Can screens and computers cause myopia?
It is a common belief that screen work can cause vision issues. This is partially right.
When speaking about myopia, screens are not to fully blame, but rather seen as another type of very close focus activity.
Some studies suggest that spending too much time doing near work activity is a risk factor for myopia. Research has also found that spending time outdoors can reduce risks.
Can laser surgery cure myopia?
Yes. Myopia is often caused by an eye that is somewhat longer than normal or the eye's lens is misshapen and laser surgery can correct myopia by reshaping the cornea, the clear window in front of your iris.
Laser surgery should be done only once the eye has stopped growing and stabilised (usually around 25). You should be fully aware that having laser surgery won’t prevent presbyopia from developing, an eye condition that develops in later life – so you will still need glasses at a certain point.
Can myopia be cured?
The progression of myopia can slow down and finally stabilise, but it is not reversible, so you currently cannot cure myopia.
Yet, it is very easy to compensate for the effects of myopia by wearing glasses or contact lenses with the right prescription.
Laser surgery can also be an effective way to correct myopia and there are also ways to control the progression of myopia through specific treatments and lenses. Speak to your optician about the best choices for your lifestyle and your requirements.
Can myopia cause blindness?
Myopia is often caused by the eyeball being longer than normal resulting in blurred vision without some form of vision correction, however, there can be some risks associated with higher levels of myopia.
What is high myopia and is it dangerous?
High myopia is used to describe myopia that is measured on your glasses prescription as above -6.00 dioptres (D).
In most cases, it is just a way of saying that the refractive error is at the higher end and implies that people with high myopia will have low visual acuity without glasses or contact lenses.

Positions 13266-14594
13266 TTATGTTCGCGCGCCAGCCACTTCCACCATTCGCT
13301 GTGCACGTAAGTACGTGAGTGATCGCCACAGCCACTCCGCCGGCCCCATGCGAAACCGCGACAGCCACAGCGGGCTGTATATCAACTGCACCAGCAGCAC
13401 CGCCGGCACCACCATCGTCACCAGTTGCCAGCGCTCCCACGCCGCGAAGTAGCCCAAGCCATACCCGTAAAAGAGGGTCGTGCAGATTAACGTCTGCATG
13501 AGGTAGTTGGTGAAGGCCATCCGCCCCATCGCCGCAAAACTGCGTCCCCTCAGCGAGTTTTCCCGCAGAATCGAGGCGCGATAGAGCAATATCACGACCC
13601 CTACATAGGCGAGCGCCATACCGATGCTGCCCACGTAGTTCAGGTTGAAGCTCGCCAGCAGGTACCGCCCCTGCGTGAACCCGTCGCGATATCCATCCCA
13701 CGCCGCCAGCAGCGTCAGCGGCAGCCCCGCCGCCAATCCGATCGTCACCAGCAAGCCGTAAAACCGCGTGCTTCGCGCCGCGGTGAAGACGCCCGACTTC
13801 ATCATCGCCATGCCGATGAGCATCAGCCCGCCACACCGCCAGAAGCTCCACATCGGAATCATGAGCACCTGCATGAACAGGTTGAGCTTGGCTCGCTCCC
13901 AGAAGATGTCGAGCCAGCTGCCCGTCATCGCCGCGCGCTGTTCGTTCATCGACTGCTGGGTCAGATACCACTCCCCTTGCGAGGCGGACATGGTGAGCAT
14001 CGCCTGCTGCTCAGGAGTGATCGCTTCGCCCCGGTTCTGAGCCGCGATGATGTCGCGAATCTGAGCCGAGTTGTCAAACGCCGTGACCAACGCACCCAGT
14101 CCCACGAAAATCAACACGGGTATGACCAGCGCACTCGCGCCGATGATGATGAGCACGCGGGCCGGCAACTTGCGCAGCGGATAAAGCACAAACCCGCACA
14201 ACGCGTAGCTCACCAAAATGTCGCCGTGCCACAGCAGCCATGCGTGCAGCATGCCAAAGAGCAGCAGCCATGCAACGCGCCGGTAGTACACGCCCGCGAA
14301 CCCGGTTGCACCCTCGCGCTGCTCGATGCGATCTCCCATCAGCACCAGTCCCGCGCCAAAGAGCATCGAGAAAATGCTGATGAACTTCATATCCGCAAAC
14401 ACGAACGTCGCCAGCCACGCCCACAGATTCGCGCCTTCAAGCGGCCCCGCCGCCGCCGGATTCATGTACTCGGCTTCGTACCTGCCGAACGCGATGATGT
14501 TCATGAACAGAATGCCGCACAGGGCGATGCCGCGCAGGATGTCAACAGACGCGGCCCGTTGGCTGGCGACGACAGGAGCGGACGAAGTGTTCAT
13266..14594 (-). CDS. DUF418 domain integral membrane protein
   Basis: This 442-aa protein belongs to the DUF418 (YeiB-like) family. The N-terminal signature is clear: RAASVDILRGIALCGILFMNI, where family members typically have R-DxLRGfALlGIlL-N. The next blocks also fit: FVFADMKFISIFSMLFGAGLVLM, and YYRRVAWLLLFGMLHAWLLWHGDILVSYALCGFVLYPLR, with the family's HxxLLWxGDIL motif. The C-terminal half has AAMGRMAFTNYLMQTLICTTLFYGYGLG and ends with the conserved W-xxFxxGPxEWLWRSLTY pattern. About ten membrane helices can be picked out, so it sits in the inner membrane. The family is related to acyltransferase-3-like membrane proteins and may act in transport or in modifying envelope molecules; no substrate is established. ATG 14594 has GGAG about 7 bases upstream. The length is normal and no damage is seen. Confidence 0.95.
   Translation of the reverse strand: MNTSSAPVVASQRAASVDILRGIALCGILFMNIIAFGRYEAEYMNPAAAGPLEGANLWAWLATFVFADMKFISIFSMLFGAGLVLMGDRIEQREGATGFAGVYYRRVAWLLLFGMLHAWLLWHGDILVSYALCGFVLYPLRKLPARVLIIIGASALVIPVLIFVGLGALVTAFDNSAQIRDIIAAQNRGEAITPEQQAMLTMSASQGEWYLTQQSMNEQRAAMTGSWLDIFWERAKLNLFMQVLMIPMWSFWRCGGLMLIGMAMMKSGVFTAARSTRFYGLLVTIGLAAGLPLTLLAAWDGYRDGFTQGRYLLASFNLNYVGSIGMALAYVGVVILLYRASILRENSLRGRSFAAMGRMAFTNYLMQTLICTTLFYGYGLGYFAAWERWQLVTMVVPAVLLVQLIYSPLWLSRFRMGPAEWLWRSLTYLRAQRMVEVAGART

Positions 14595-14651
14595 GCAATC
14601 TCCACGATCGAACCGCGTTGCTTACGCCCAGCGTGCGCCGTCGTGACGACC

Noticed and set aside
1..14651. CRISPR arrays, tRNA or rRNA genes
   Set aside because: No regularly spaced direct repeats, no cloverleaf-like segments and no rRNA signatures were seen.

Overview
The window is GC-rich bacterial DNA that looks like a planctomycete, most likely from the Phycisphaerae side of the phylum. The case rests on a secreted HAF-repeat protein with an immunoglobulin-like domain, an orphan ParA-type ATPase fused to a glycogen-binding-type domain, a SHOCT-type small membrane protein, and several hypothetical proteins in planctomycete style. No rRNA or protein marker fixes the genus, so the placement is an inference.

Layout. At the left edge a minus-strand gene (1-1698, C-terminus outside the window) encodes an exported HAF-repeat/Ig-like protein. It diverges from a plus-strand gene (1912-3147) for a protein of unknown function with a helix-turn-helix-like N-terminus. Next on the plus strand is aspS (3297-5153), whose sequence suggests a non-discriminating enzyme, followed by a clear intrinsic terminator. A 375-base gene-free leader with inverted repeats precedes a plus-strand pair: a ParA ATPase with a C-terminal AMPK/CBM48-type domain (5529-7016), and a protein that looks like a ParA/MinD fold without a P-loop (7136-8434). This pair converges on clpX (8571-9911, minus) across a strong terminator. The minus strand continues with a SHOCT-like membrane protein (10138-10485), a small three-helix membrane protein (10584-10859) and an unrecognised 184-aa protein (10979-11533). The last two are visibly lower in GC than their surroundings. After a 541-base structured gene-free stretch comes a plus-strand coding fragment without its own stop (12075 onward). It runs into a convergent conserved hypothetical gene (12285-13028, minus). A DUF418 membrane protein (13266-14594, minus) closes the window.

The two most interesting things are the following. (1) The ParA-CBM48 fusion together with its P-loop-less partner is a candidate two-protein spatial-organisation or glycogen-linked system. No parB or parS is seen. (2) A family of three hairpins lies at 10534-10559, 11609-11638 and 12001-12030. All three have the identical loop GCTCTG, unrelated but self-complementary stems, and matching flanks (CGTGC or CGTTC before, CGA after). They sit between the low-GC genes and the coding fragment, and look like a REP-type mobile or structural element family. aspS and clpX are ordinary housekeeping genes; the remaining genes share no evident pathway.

High myopia is also easy to correct, but in extreme cases, it can have other impacts on eye health so it is important that people with high myopia have their eyes checked regularly.
What are the different levels of myopia?
When you have an eye test your optician will produce your glasses prescription. On your glasses prescription, you will find the power of the lens required to correct your eyesight. This power is measured in dioptres (D).
Opticians consider myopia as light if it is between -0.25D and -3.00D, medium between -3.00D and -6.00D and high anything above -6.00D. In any case, myopia is easy to correct thanks to prescription glasses or contact lenses.
Does wearing glasses accelerate myopia?
No, wearing glasses won’t accelerate myopia.
An up-to-date optical prescription and the right glasses will give you back the sharp vision you had at far distances before you developed myopia.
In fact, myopia tends to develop when the eye is growing, independently of whether or not you wear glasses.
When will my myopia stabilise?
It depends on the individual and in fact, some people do not develop myopia until they start to do close distance work, for example, university students who spend much time reading and writing assignments on computers at close distances.
In most cases, myopia will stabilise when the eye stops growing, usually around 25 years of age.
With routine eye tests, your optician will be able to monitor the progression of myopia and take the right steps to manage it.
Is it possible to slow down myopia progression?
Much research is being undertaken to make this possible and some solutions already exist. However, what is known is that children, in particular, should be given the opportunity to relax their eyes after periods of concentrated near-work by routinely taking breaks every hour and taking part in outdoor activities on a regular basis.
What is the main cause of myopia?
Myopia occurs due to two main reasons; either the length of the eye is a bit longer than normal. To see clearly light needs to land at the back of your eye on the retina, if your eye is longer the light from a distant object focuses in front of the retina.
The other cause can be due to the curvature of the cornea (the clear window at the front of the eye) being a bit more curved than ‘normal’ and so light is bent (refracted) a little too much, again bringing it to focus in front of your retina.
In both cases, the image does not come to a sharp focus on the retina resulting in the object of interest appearing blurry.
In either case, your optician will determine your glasses prescription and will advise you on the best ways to correct your vision and to restore sharp vision at far distances.